At the mouth of the Mohaka River, you will find all kinds of people hoping to catch fresh fish. Some use surf-casting rods, a few use a ‘kontiki’ and occasionally you might see a local with a strange looking contraption that slices through the water like a shark’s fin. At first glance it looks like a person is playing with some kind of toy, but if you look closer you will soon realise that they too are fishing. They are using an ingenious device known as a reti. A reti is a fishing device controlled from shore by a hand-held line. The reti board is designed to move against the current, dragging a lure and hook. For Ngāti Pāhauwera, fishing with a reti is a way of life and it has been a tradition that has been passed down through generations.
Te Kahu o Te Rangi, who is the eponymous leader for Ngāti Pāhauwera, was marking the boundaries of his iwi, when he was asked to stop near Waikaremoana. During that time he uttered, ‘Tāku rekereke, tāku tūrangawaewae’ (Where I plant my heels, is where I make my stand). This now well-known whakataukī (proverb) is used in reference to control the use, protection, preservation and strategic purpose of the environment and resources of the district, for the betterment of the whānau (family) and hapū (sub-tribes) of Ngāti Pāhauwera.
The sacred mountain of Ngāti Pāhauwera is Maungaharuru, which is located close to Tūtira. Accordingy to Māori history, Tūpai, a tohunga (high priest) of the sacred canoe Takitimu threw his staff, Papauma, high into the air and it landed on the summit of the mountain, and the mountain roared and rumbled every morning and evening as the many birds took flight and returned. It was through this action that the mauri (life-force) of birdlife came to exist, hence the name Maungaharuru (the mountain that rumbled and roared).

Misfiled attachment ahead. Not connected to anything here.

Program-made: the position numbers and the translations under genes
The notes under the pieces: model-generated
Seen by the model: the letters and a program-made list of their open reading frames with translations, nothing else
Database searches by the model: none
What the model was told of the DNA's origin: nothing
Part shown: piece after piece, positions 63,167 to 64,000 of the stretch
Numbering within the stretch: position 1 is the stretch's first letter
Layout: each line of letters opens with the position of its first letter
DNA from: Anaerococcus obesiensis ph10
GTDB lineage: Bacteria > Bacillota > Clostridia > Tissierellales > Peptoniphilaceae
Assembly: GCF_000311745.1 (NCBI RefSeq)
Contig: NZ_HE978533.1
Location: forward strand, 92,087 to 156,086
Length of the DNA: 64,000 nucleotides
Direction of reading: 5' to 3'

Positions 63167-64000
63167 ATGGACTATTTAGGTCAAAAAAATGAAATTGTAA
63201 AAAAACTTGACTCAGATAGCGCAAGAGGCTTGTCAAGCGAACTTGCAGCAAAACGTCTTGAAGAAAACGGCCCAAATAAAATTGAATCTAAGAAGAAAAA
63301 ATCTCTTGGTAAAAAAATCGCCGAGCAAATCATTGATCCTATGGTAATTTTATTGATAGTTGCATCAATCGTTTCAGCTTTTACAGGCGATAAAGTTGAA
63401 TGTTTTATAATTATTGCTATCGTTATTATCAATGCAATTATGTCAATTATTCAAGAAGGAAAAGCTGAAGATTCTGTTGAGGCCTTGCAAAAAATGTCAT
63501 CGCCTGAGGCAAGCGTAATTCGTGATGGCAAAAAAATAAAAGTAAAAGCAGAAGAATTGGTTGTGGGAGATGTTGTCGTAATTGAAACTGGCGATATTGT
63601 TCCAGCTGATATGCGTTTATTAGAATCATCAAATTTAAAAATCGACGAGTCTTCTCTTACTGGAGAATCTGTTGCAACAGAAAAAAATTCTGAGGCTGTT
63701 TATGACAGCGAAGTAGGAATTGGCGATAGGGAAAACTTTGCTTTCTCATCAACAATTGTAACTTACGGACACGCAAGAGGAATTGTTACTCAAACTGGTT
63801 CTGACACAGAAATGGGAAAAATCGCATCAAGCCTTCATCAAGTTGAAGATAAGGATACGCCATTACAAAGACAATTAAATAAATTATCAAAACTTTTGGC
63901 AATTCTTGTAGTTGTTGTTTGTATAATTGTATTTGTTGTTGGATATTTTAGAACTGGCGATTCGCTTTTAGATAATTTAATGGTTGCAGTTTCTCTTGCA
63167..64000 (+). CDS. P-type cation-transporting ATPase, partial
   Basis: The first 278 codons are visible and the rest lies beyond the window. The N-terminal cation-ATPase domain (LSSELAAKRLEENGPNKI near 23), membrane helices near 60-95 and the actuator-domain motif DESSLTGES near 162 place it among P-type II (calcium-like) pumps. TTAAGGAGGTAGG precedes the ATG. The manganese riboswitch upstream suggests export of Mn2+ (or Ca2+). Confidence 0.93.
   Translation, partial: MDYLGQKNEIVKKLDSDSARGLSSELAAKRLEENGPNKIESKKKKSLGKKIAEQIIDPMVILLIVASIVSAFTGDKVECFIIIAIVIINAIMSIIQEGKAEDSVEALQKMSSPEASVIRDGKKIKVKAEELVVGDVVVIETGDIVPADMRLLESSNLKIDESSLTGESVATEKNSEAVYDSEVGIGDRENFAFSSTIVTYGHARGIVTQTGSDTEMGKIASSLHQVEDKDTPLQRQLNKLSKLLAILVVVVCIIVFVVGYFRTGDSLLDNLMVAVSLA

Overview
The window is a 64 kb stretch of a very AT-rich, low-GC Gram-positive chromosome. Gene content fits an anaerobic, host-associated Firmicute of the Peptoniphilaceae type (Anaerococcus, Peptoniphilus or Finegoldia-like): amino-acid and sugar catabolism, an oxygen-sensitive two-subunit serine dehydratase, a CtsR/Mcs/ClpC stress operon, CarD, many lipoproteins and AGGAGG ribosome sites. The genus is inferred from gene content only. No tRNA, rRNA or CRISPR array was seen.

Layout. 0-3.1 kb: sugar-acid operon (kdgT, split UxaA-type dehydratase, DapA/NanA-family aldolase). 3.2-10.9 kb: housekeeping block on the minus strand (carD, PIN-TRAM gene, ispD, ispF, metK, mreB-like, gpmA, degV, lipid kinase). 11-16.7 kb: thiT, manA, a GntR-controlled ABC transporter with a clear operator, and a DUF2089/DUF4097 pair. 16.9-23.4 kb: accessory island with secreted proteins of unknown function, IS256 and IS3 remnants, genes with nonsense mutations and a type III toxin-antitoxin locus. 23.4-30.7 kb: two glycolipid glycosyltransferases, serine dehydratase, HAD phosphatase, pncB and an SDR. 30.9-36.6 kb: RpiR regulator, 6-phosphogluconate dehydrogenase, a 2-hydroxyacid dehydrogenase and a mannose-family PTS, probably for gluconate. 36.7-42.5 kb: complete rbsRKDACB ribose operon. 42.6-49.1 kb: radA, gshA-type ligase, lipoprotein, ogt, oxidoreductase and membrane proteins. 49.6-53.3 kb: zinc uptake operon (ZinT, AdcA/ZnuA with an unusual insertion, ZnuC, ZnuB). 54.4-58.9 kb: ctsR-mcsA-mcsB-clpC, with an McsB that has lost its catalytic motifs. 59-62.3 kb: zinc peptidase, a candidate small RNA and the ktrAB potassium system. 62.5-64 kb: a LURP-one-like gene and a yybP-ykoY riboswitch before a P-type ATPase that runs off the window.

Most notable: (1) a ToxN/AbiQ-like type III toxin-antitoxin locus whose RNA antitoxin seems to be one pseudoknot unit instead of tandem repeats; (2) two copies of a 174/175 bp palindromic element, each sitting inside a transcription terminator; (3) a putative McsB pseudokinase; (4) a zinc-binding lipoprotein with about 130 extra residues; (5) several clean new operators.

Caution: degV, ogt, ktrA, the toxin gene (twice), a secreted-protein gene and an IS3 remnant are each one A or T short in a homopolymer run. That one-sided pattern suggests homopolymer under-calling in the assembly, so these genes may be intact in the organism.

|Physical Address:||Cnr SH2 & Queen Street, Wairoa 4108|
|Postal Address:||PO Box 54, Wairoa 4160, Hawke’s Bay|
|Weekdays||8:30 am - 5:00 pm|
|Weekends and public holidays||10:00 am - 4:00 pm|
|CLOSED Christmas Day|
Disclaimers and Copyright
While every endeavour has been taken by the to ensure that the information on this website is accurate and up to date, shall not be liable for any loss suffered through the use, directly or indirectly, of information on this website. Information contained has been assembled in good faith. Some of the information available in this site is from the New Zealand Public domain and supplied by relevant government agencies. cannot accept any liability for its accuracy or content. Portions of the information and material on this site, including data, pages, documents, online graphics and images are protected by copyright, unless specifically notified to the contrary. Externally sourced information or material is copyright to the respective provider.
© - www.visitwairoa.co.nz / +64 6 838 7440 / firstname.lastname@example.org